The singer-songwriter known for “Dead Skunk” and a brief tour of duty on “M*A*S*H” sounds off on death, decay and beating polka king Jimmy Sturr for a Grammy.
When King Crimson’s first lineup folded, this bassist landed on his feet with ELP, scored a hit with a song he wrote at the tender age of 12 and discovered just what a “Lucky Man” he was.
Known as the strong-voiced frontman for ’70s southern rockers The Marshall Tucker Band, Doug Gray finally has a solo record: “Soul of the South,” which was recorded in 1981 and shelved for 30 years.
Want to be a rock and roll star? You can always try the road less traveled: third-chair clarinet player. It worked just fine for James “JY” Young of Styx.
Who The Moody Blues were — or who they became — made the band one of music’s most imaginative ensembles. John Lodge looks back on the album that changed it all.
Detroit rock and roll legend talks about his new projects, his odds in a bar fight and why he won’t be making ‘Mitch Ryder: The Musical!’ any time soon.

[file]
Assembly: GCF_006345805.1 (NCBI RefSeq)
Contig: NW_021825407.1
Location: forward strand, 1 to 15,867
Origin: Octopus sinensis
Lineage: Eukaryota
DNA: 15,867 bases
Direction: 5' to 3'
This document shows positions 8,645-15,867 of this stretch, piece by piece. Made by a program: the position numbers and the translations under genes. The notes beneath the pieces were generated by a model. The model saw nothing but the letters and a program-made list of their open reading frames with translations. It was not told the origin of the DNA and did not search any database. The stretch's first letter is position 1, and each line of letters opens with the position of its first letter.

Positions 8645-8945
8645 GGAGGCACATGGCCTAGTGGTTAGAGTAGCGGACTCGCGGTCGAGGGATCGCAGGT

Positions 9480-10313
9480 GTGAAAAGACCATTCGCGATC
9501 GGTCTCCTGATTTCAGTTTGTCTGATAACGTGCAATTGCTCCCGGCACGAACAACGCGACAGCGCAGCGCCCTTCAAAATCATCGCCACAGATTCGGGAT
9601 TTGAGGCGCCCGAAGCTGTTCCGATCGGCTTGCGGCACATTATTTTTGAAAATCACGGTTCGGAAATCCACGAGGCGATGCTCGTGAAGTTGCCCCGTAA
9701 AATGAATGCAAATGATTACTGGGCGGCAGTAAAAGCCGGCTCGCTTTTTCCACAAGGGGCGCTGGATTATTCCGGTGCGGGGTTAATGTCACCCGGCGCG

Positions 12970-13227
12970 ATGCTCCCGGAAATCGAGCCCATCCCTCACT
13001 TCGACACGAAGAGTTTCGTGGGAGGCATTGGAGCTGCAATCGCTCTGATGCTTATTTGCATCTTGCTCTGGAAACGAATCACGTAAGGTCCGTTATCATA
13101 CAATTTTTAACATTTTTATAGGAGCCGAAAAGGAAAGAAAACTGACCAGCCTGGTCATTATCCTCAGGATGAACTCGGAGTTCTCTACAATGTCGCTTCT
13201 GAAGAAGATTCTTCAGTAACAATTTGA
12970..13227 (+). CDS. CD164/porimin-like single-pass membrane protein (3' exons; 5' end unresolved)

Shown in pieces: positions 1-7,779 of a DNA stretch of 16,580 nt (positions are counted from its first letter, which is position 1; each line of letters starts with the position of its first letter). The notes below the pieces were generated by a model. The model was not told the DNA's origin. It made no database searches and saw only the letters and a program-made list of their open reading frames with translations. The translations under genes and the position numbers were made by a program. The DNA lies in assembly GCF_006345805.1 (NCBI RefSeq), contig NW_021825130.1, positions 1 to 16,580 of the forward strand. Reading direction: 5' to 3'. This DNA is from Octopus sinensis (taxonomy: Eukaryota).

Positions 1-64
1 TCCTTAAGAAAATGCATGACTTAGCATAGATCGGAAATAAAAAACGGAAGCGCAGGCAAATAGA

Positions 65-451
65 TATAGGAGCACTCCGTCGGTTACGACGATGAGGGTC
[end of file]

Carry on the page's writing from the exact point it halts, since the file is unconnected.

Prog rock’s resident bassist talks about battling carpal tunnel syndrome, collaborating with Captain Kirk and having his creative freedom.
Canadian singer-songwriter Bruce Cockburn has recorded more than 20 albums of songs that explore the mystery, beauty and savagery of mankind’s existence.
Duo’s new release, ‘Back Pages,’ features a dozen songs they wish they’d written
The moniker RPWL came from the initials of each original member’s surname. Ten years later, the name is the same — even though some of the members have changed.